“The pension fund for the city of New York is very important,” McCall said. “This is a very difficult time for investments.”

In the Time story, the writer, a former Wall Street analyst who admired Spitzer and defended him to colleagues “who ranted that he was motivated only by political ambition,” tells Spitzer of his crushing disappointment “to learn that Spitzer was the world’s biggest hypocrite, that he’d thrown it all way to frequent prostitutes.”

Spitzer reportedly responded tearfully: “At one point, I stood for something that was important and useful. I was in a place in time where I had a purpose, where it mattered. And then I destroyed it.”

But McCall stayed away from the criticism Spitzer has received about having good judgment in light of his resignation in disgrace when he was outed for soliciting prostitutes.

“Let’s forgive him,” he said genially. “But that doesn’t mean we have to vote for him.”

Spitzer declined to be interviewed for this story.

 

WHAT TO EXPECT FROM A COMPTROLLER ELIOT SPITZER

  • Spitzer has said he will using existing public housing funds to complete security camera installation and resolve outstanding repair requests in New York City Housing Authority buildings. He also said he would monitor NYCHA activity and review lease deals the authority has.
  • As comptroller, Spitzer said he would help minority and women-owned businesses compete for city contracts and increase the number of bonds underwritten by such enterprises.
  • Spitzer plans to frequently audit the Department of Education budget, facilitate contract negotiation with the United Federation of Teachers and encourage competitive bidding for DOE contracts. He has also said he would audit funds spend on standardized testing and test-prep programs.

 

Follow Danielle Tcholakian on Twitter @danielleiat



News
Entertainment
Sports
Lifestyle
Local

Mayor pledges lower greenhouse gas emissions from New…

Just hours before the start of the People’s Climate March on Sunday, and two days ahead of the United Nations Climate Summit, Mayor Bill de…

National

The best places to see the Northern Lights…

A large solar storm hit the Earth's atmosphere and will tonight illuminate the skies with aurora borealis -- also known as the Northern Lights.

Local

Police officer killed Sunday morning Bronx crash, 8…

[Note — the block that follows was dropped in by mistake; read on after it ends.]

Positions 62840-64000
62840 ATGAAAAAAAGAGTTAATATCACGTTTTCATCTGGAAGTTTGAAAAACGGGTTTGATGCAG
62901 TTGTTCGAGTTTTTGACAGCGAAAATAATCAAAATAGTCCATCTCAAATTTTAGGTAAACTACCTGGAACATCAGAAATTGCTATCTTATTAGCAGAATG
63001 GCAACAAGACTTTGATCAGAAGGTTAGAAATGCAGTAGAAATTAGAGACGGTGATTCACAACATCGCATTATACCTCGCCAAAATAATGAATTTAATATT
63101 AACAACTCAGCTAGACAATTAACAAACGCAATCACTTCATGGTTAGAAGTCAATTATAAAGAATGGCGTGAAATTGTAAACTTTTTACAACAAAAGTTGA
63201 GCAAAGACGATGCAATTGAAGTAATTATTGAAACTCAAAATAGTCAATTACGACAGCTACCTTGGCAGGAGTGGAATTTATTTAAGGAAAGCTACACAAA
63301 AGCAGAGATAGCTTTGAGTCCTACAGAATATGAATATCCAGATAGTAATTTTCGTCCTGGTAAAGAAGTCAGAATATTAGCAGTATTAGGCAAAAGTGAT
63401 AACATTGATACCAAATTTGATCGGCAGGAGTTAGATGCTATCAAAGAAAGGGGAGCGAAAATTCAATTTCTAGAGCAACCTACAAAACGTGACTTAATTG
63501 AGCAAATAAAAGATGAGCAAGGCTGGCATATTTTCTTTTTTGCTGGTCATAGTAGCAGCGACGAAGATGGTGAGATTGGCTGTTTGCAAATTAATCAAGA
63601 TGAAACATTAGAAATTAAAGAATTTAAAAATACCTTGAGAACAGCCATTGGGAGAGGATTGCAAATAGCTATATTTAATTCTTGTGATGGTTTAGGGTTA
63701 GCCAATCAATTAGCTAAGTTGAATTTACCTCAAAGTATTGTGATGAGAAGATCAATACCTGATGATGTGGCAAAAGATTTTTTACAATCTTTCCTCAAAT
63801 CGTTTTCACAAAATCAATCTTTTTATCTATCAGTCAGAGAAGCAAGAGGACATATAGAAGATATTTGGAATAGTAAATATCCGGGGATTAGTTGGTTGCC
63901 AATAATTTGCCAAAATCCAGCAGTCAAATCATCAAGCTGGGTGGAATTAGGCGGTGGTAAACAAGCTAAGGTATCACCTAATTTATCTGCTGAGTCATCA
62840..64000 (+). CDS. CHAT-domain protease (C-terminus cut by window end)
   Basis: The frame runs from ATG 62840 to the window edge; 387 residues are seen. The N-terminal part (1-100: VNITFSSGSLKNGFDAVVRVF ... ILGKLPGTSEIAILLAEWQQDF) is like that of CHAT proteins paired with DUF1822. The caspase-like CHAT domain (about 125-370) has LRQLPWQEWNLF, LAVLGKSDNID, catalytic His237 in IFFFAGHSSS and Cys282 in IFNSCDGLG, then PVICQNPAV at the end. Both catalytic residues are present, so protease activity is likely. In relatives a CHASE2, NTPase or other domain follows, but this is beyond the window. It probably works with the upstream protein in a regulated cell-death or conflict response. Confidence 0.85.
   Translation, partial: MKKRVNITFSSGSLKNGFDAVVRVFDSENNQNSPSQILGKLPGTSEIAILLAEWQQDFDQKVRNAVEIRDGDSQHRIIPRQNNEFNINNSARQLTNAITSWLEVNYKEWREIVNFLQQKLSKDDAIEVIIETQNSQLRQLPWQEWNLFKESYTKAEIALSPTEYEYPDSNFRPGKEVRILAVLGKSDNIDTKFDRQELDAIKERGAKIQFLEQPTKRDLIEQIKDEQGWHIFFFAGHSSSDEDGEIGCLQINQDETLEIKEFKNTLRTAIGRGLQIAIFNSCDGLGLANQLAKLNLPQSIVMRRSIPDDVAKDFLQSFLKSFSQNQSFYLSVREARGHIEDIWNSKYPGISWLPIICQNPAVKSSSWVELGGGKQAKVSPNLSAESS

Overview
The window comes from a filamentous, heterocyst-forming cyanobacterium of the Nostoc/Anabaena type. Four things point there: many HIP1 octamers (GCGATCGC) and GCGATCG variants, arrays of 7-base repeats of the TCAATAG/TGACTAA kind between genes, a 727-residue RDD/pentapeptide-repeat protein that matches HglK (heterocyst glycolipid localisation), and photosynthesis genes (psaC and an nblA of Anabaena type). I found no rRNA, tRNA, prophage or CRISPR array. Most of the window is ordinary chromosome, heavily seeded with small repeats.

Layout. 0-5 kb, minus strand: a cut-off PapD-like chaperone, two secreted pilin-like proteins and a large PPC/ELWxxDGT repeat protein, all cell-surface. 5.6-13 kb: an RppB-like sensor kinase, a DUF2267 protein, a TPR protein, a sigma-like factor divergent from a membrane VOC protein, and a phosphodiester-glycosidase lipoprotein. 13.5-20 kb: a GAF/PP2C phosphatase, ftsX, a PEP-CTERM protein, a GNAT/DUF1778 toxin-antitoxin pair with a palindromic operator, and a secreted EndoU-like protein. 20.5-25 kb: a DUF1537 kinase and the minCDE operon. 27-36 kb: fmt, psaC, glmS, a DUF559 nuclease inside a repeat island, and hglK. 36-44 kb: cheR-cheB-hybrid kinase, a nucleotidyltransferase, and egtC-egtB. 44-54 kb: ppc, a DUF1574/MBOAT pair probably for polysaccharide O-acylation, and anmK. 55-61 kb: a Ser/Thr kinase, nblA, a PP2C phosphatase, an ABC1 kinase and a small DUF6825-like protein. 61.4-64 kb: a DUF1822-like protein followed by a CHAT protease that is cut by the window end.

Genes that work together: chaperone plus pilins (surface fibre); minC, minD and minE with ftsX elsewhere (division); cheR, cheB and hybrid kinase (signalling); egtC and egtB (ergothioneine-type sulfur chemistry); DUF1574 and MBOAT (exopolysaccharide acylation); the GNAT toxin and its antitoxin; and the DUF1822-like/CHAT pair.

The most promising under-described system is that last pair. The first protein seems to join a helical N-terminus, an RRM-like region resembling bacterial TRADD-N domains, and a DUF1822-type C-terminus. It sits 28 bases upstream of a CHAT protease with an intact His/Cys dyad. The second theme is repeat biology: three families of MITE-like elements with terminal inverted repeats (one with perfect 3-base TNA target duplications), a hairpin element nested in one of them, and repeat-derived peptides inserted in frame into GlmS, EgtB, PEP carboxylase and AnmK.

One NYPD police officer was killed and eight other officers were injured early Sunday morning when the van they were traveling in crashed  in the…

National

Pennsylvania police shooter manhunt near home of suspect's…

A police manhunt intensified on Friday for the gunman who killed an officer and wounded another in an ambush at a Pennsylvania police barracks a week ago.

Television

'How to Get Away with' mischaracterizing Shondra Rhimes

Shonda Rhimes read Alessandra Stanley's New York Times piece about her being "an angry black woman" and "a romance writer" and it did not sit well with her.

Gossip

New nude celebrity selfies leak … and Clay…

A new batch of nude selfies of Rihanna, Kim Kardashian, Vanessa Hudgens, Lake Bell and Avril Lavigne hit the web and Clay Aiken has something to say!

Television

James Spader's route to villainy on "The Blacklist"

In honor of the second season premiere of "The Blacklist" tonight, where James Spader plays good guy/bad guy Raymond “Red” Reddington, it’s a good time to look back at Spader’s…

Television

True Detective

NFL

Jay Cutler takes Marc Trestman's coaching to heart

While Jay Cutler turned to an autobiography on the man who would be his head coach, Trestman had personal experience with the player.

NFL

Jets vs. Bears: 3 things to watch

Jets fans likely chalked up Monday's matchup with the Bears as a loss when the NFL schedule came out. But given their team's play so…

NFL

Rashad Jennings carries Giants in first win this…

Rashad Jennings, who came to New York from Oakland last year, by way of Jacksonville, was highly coveted this offseason by general manager Jerry Reese.

NFL

3 things we learned as Giants pick up…

The Giants picked up their first win of the season over the Texans.

Career

Here's how to make the most of visit…

You’re primped, you’re looking polished, you’re prepared with a stack of resumes. Job fair hunters, unite! There are a few things to keep in mind…

Education

Learn how to study effectively and stop cramming…

Picture this: It’s midterm week, and college students everywhere are trying to frantically memorize all of the math formulas, political theories and historical facts that…

Parenting

How motherhood inspired Bethenny Frankel's new book

Bethenny Frankel's new children's book is about how her daughter and dog didn't always get alone.

Parenting

A sneaky way to serve kids fruits and…

"My First Juices and Smoothies" gives smoothie recipes for kids.